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A Bad Start For Pride Month

One Month Later: A Look at the Destruction in Kenosha

AP Photo/Morry Gash

KENOSHA, Wisc. – Starting on Aug. 23rd, rioting took place in Kenosha for multiple days. People were upset about the police shooting of Jacob Blake. Buildings and businesses were set ablaze and livelihoods were destroyed. Townhall's own Julio Rosas was on the ground covering the chaos. 

According to Heather Wessling, the vice president of economic development for the Kenosha Area Business Alliance, 100 businesses have sustained significant damage and roughly 40 businesses are "out of business" for good. Based on the business association's findings, which were announced two weeks ago, around $50 million in damage was done to buildings and businesses.

One month after the rioting took place and the city of Kenosha is still recovering from its aftermath. The areas that were hit the hardest, predominantly in the downtown area, are boarded up. Plywood that covers windows have murals and pro-Black Live Matter sentiments on them.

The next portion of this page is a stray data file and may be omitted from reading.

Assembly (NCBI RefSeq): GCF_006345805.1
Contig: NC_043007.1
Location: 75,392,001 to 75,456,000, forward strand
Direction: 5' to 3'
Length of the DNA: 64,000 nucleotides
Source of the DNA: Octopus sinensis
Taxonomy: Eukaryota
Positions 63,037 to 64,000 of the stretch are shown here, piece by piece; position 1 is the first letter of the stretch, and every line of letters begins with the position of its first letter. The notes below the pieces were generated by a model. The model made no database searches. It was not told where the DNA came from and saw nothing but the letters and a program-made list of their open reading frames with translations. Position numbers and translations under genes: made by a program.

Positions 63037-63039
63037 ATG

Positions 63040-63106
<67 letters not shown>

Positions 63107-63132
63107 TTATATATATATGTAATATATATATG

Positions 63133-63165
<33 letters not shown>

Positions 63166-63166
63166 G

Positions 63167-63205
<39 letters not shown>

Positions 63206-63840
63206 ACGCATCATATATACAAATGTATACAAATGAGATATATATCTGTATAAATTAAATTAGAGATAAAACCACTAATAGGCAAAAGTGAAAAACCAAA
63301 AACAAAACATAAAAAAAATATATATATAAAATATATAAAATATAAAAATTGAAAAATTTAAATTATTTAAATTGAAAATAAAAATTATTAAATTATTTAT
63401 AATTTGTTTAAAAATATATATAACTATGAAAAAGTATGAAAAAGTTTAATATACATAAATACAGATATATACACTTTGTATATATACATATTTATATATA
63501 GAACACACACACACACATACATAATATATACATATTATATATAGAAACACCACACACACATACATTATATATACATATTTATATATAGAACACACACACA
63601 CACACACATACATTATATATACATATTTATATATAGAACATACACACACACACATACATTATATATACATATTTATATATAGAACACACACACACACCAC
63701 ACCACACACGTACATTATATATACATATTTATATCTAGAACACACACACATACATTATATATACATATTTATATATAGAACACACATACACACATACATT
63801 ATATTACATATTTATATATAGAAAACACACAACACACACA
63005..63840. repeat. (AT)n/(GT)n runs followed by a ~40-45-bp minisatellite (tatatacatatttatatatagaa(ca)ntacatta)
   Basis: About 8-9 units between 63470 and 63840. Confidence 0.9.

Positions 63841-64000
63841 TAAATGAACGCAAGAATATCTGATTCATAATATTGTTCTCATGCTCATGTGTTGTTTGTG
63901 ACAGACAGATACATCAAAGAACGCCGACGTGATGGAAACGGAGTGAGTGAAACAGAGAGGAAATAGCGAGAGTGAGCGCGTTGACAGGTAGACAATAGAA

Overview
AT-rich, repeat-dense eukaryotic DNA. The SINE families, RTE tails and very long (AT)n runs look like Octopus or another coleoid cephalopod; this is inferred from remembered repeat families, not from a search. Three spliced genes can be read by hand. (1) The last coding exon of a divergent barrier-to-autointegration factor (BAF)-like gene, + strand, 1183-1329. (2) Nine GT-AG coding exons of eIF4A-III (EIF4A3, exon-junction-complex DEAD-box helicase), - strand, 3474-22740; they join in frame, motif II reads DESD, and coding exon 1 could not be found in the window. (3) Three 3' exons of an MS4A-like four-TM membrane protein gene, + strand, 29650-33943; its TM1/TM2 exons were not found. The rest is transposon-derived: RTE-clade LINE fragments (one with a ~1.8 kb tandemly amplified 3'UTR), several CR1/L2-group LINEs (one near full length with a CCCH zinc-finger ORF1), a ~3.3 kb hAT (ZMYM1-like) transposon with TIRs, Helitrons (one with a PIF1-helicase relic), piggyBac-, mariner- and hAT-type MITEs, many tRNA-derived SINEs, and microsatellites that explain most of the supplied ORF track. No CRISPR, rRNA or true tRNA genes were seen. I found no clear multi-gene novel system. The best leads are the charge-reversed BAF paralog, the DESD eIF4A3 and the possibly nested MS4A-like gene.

Some of the messages were heart-wrenching. One said a blind, disabled person lives on the second floor. Others stated children live above. Both messages were a clear plea for rioters to spare the building.

Even a church was tagged and had to be boarded up:

The area where the results of the rioting took place can be seen the most at the Car Source parking lot, which is owned by Sam, an Indian immigrant. A couple days after the rioting took place on his lot, he explained his experience. The first night, rioters set one side of his lot on fire. Originally 10-15 cars on one side of the lot were salvageable. Sam and his crew attempted to save those cars but ran out of time. Curfew took effect. That's when rioters relit the fires and demolished the remaining cars. 

"It's awful. We built this tire-by-tire, car-by-car. It's a family business. We started off with six cars, now we have over 100 cars," Sam said. "What did we do to deserve all this? We didn't do anything."

Here's what the car lot looked like on Aug. 28th:

Here's what it looked like on Thursday, virtually unchanged:

Some of the businesses that had began taking down their plywood window coverings put them back up on Thursday. The Kenosha Police Department warned business owners that Jesse Jackson was coming to town later in the day to hold a protest alongside other Black Lives Matter supporters.

One of the business owners I ran into was distraught about the possibility of having more riots plague the city. He was boarding up his business based on the possibility that Thursday night's protests could turn violent. He ultimately decided to "stay neutral" and not to go on the record about his experience based on the fear that his business could become a target.

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